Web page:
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Team #420 Helen Glidden and Happy Chance (ID)

Helen Glidden - Age 71     Happy Chance - Age 29

I was born into a family that loved horses.  My Pop had learned to ride back east, but when he moved his family to Colorado, where I was born in 1947, he bought a ranch and had several horses.  So early on I was able to sit on a horse.

When I was 8, we moved to Boulder, Colorado, where my Pop was a swimming coach at the University of Colorado.  We always had horses and I rode bareback as a kid.  I got my first horse, a grey half-Arab, when I was 14. 

Then when I was about 16 my Pop bought me another grey half-Arab named Dhan Boy.  He is the horse who introduced me to dressage when I was about 18.  I took lessons from a Welsh man named Horace Phillips.  I fell in love with dressage and began showing.  My first test, and the first test we won, was First Level Test 1 – very similar to the 2019 First Level Test 1.  Back in those days there was no Training Level – we started with First Level. From then on, I showed dressage, some jumping and eventing.  Dhan Boy and I did very well considering dressage was new to Colorado.  I also had other horses that I showed that were various breeds including Thoroughbreds, Arabs and others.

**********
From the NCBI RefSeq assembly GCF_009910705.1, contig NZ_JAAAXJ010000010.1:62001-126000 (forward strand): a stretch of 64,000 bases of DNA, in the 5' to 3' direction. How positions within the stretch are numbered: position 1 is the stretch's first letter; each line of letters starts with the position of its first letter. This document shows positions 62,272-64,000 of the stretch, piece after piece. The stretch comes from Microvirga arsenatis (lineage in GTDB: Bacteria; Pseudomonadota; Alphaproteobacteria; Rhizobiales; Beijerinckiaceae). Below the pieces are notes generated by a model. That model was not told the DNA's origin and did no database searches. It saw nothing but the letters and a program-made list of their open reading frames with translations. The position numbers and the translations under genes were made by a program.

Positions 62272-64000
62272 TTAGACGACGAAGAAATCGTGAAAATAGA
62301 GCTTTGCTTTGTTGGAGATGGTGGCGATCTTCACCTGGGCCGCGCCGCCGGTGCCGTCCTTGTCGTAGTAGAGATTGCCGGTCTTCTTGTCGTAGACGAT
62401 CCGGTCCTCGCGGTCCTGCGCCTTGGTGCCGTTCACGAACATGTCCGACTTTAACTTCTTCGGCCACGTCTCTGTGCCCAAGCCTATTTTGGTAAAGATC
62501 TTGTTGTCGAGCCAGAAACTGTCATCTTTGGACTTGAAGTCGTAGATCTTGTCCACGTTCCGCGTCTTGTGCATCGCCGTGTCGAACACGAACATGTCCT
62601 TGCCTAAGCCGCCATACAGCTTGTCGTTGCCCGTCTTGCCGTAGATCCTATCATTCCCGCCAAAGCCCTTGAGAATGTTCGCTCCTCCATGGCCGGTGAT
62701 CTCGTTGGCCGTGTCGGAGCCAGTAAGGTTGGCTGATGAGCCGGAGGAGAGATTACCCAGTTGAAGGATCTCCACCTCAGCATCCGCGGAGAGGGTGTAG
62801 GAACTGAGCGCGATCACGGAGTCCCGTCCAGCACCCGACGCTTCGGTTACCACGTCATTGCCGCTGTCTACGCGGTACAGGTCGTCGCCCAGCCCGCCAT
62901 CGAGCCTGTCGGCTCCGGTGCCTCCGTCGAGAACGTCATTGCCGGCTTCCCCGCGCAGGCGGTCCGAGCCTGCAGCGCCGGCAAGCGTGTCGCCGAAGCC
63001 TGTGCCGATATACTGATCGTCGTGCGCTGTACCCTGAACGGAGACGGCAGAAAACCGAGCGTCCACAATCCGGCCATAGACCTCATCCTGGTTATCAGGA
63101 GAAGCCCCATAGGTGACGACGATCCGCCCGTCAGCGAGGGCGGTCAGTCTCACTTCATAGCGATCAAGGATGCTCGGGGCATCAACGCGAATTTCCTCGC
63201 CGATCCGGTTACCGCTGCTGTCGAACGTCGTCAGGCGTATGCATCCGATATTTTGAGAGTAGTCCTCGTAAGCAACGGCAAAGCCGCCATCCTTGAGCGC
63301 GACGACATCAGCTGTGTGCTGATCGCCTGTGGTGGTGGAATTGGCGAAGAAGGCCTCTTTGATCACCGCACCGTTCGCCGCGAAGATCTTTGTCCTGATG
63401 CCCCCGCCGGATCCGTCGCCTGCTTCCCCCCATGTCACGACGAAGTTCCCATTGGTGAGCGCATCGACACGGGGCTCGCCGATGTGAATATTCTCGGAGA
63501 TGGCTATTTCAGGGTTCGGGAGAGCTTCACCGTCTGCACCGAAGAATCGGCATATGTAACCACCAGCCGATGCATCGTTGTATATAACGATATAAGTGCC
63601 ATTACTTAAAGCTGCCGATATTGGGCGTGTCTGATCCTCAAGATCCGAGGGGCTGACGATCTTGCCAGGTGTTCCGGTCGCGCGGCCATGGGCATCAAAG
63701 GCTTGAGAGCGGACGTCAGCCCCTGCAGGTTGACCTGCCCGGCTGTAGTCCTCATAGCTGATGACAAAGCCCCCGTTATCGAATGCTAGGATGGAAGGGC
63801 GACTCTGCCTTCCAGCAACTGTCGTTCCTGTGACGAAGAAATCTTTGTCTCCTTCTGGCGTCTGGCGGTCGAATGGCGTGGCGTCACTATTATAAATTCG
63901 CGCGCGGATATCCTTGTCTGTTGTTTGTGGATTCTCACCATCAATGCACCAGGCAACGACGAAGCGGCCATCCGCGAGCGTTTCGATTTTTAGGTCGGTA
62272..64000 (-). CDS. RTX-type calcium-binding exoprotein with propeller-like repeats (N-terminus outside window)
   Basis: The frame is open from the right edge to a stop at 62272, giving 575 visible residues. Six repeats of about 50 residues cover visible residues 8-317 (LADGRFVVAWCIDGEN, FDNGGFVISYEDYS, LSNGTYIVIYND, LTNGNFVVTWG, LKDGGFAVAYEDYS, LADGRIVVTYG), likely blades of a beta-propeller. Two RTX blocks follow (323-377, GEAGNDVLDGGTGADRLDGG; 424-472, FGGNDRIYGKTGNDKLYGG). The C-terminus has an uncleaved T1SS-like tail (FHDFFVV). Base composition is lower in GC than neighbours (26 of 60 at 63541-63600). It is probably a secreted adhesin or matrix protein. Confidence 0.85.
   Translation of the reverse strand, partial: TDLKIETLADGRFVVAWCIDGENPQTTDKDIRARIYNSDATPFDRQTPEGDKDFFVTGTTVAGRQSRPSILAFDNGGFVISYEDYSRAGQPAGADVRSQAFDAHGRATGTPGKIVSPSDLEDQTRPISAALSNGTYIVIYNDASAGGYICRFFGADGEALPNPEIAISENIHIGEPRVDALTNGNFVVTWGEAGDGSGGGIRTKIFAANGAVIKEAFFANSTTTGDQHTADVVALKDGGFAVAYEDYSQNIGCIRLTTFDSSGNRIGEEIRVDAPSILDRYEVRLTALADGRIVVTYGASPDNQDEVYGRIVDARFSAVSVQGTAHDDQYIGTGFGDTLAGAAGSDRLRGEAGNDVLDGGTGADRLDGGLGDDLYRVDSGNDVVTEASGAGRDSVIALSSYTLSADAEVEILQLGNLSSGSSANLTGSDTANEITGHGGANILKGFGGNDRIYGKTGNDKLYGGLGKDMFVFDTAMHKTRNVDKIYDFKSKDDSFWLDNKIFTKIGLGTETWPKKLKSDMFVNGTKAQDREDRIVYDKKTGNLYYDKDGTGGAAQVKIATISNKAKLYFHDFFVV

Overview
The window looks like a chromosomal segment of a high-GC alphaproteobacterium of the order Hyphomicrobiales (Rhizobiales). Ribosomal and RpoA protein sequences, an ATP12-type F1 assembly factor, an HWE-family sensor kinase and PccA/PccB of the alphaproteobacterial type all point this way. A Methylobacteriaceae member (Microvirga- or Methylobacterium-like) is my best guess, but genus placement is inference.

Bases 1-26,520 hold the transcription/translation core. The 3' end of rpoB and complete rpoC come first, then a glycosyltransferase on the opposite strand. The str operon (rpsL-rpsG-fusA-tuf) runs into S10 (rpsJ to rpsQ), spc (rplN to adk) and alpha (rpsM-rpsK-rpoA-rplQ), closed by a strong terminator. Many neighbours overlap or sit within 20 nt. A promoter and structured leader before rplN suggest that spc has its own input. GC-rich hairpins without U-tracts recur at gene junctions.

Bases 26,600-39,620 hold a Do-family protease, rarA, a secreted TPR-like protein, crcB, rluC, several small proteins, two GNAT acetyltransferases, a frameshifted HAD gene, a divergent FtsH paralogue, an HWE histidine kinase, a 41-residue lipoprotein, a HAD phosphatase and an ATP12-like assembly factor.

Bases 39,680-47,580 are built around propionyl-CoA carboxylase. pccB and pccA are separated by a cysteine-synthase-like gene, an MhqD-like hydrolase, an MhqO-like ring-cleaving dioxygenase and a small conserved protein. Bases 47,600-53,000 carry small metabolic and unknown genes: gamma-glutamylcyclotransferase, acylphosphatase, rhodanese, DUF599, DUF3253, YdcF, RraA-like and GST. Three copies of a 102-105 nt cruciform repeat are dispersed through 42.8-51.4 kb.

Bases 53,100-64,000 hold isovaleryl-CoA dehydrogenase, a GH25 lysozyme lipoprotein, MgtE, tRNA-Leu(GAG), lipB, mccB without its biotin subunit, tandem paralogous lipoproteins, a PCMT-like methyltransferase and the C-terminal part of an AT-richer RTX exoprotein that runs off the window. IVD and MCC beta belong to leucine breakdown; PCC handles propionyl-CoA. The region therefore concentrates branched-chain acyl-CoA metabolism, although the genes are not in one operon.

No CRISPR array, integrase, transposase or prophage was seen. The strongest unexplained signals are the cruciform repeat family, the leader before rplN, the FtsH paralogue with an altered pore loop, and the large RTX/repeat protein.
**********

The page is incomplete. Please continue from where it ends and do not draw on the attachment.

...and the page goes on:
I worked on Joder Arabian ranch and showed their horses in dressage and did quite a bit of trail riding in the mountains of Colorado.

When I married in 1982, I moved to Idaho.  I took two horses with me and did some trail riding but didn’t have the means to show dressage.  However, I would travel to shows 100 to 300 miles from where I lived to attend as a spectator.  I looked forward to a time I could show again.  The marriage ended in 1989. 

In 1985 I had a little farm of 10 acres and had a friend in Colorado who gave me an Arab mare who was pregnant.  This was Chance’s Dam.  His sire was a Swedish Warmblood / Hanoverian cross.  It was a while until I could afford to show with him.  When he was a youngster, I had some difficulties with him and only showed him a couple of times until I was able to take lessons.